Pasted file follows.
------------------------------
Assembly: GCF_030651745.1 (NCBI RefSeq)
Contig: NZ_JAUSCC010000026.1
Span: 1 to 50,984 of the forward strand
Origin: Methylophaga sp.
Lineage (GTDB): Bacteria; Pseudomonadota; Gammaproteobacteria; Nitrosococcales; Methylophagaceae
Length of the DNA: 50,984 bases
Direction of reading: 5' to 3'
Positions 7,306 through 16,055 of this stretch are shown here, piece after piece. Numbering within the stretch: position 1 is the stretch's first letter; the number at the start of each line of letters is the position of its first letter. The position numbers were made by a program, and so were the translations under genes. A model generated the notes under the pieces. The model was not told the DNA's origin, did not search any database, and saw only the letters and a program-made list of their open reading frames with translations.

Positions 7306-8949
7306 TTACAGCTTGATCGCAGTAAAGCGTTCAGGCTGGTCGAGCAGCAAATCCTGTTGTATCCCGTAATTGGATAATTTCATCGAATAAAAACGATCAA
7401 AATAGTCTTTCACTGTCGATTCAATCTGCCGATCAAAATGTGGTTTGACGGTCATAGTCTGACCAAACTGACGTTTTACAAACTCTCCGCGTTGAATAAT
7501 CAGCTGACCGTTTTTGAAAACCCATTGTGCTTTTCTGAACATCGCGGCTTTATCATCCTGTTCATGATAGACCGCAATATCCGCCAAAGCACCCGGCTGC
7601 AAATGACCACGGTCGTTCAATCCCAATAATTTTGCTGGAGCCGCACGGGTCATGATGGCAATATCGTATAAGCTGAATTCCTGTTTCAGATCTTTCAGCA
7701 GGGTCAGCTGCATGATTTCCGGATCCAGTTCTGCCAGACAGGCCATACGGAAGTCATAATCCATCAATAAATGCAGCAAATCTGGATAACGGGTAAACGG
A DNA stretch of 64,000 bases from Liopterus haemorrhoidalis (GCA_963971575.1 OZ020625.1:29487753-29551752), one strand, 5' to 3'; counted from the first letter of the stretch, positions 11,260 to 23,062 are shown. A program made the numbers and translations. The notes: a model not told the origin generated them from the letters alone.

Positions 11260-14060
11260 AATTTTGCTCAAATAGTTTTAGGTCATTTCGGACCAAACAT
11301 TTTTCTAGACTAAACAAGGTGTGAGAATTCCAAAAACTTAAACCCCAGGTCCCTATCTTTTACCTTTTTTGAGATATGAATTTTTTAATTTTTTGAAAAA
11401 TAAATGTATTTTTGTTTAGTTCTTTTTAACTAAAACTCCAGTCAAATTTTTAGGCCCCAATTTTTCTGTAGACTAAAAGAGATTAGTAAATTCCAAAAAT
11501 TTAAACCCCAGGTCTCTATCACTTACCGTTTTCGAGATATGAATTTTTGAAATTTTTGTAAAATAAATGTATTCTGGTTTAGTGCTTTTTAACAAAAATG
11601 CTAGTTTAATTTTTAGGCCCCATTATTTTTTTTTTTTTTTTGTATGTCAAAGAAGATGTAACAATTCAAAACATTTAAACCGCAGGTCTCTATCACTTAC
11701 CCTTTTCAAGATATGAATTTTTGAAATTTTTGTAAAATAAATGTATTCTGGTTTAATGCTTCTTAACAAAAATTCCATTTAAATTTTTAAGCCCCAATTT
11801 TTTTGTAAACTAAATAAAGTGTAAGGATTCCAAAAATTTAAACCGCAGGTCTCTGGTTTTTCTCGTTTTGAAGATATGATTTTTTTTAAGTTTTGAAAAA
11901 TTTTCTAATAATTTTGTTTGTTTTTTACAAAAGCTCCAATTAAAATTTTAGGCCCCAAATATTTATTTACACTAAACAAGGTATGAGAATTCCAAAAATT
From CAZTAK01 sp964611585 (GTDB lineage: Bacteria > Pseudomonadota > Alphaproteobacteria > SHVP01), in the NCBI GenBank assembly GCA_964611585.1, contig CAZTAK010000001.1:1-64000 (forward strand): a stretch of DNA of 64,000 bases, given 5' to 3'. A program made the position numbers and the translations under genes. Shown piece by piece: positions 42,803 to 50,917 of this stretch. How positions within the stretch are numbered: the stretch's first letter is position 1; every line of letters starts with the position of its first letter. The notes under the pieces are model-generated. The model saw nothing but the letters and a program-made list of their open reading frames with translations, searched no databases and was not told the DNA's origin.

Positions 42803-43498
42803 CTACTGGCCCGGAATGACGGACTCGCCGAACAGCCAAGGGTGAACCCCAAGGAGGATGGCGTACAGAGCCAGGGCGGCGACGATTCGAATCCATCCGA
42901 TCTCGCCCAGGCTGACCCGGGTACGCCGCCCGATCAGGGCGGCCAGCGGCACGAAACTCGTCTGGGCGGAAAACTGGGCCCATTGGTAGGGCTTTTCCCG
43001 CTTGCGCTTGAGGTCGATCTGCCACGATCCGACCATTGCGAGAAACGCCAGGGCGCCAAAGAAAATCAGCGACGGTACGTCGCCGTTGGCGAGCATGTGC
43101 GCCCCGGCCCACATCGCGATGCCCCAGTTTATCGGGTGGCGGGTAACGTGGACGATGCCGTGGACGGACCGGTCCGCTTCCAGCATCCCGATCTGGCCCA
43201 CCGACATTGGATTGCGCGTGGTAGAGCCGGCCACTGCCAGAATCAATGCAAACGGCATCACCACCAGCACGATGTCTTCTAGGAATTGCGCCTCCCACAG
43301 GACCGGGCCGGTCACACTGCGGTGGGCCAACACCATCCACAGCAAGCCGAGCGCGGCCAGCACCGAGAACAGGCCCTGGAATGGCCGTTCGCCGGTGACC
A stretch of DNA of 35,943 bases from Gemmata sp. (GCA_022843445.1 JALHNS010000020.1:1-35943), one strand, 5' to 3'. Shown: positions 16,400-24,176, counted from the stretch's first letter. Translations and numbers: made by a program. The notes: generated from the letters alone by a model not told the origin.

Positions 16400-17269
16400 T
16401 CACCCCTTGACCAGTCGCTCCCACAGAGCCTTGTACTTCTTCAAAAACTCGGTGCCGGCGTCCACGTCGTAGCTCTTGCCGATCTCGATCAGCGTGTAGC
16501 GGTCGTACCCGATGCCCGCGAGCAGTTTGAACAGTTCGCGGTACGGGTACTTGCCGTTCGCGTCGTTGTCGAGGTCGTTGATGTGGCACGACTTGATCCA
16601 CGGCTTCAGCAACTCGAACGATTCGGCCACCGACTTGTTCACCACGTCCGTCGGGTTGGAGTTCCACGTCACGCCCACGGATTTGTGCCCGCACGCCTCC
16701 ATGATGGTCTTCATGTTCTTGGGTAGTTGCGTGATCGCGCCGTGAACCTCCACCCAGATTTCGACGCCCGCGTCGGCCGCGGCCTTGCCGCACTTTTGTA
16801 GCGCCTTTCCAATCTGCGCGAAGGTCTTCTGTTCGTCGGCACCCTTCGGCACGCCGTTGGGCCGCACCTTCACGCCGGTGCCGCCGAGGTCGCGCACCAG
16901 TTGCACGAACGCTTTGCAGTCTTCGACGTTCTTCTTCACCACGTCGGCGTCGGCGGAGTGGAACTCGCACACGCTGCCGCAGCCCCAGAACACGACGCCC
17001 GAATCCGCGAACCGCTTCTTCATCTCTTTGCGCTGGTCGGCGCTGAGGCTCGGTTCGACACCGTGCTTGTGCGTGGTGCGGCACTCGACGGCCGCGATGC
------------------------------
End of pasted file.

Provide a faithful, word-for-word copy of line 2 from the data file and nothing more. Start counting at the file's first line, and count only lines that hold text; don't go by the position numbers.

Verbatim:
Contig: NZ_JAUSCC010000026.1